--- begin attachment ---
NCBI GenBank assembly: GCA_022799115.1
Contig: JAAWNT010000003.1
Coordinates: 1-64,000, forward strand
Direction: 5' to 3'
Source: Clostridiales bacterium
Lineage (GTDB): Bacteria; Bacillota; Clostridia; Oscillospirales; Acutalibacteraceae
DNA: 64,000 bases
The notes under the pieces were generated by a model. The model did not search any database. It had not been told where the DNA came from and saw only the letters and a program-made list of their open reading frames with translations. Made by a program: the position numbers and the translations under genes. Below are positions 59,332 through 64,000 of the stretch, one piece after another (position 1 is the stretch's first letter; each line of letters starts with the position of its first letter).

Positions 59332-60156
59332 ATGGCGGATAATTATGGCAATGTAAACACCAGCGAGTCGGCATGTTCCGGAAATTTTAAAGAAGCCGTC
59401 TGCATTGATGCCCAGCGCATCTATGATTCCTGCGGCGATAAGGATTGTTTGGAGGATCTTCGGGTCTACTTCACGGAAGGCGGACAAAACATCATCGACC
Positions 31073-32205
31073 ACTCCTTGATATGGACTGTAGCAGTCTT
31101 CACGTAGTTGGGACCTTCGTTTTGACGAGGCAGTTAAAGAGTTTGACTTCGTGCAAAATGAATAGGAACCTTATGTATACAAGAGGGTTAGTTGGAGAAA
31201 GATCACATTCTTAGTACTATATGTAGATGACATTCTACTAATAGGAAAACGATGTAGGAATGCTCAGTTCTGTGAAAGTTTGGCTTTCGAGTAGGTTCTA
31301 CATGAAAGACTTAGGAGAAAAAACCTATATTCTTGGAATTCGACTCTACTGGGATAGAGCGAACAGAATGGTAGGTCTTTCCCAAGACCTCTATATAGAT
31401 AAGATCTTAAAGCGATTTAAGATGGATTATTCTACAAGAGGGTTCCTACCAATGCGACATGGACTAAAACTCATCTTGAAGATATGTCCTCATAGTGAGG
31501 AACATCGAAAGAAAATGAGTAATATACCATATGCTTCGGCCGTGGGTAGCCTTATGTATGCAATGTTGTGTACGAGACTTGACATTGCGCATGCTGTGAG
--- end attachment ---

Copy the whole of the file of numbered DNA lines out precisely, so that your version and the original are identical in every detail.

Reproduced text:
NCBI GenBank assembly: GCA_022799115.1
Contig: JAAWNT010000003.1
Coordinates: 1-64,000, forward strand
Direction: 5' to 3'
Source: Clostridiales bacterium
Lineage (GTDB): Bacteria; Bacillota; Clostridia; Oscillospirales; Acutalibacteraceae
DNA: 64,000 bases
The notes under the pieces were generated by a model. The model did not search any database. It had not been told where the DNA came from and saw only the letters and a program-made list of their open reading frames with translations. Made by a program: the position numbers and the translations under genes. Below are positions 59,332 through 64,000 of the stretch, one piece after another (position 1 is the stretch's first letter; each line of letters starts with the position of its first letter).

Positions 59332-60156
59332 ATGGCGGATAATTATGGCAATGTAAACACCAGCGAGTCGGCATGTTCCGGAAATTTTAAAGAAGCCGTC
59401 TGCATTGATGCCCAGCGCATCTATGATTCCTGCGGCGATAAGGATTGTTTGGAGGATCTTCGGGTCTACTTCACGGAAGGCGGACAAAACATCATCGACC
Positions 31073-32205
31073 ACTCCTTGATATGGACTGTAGCAGTCTT
31101 CACGTAGTTGGGACCTTCGTTTTGACGAGGCAGTTAAAGAGTTTGACTTCGTGCAAAATGAATAGGAACCTTATGTATACAAGAGGGTTAGTTGGAGAAA
31201 GATCACATTCTTAGTACTATATGTAGATGACATTCTACTAATAGGAAAACGATGTAGGAATGCTCAGTTCTGTGAAAGTTTGGCTTTCGAGTAGGTTCTA
31301 CATGAAAGACTTAGGAGAAAAAACCTATATTCTTGGAATTCGACTCTACTGGGATAGAGCGAACAGAATGGTAGGTCTTTCCCAAGACCTCTATATAGAT
31401 AAGATCTTAAAGCGATTTAAGATGGATTATTCTACAAGAGGGTTCCTACCAATGCGACATGGACTAAAACTCATCTTGAAGATATGTCCTCATAGTGAGG
31501 AACATCGAAAGAAAATGAGTAATATACCATATGCTTCGGCCGTGGGTAGCCTTATGTATGCAATGTTGTGTACGAGACTTGACATTGCGCATGCTGTGAG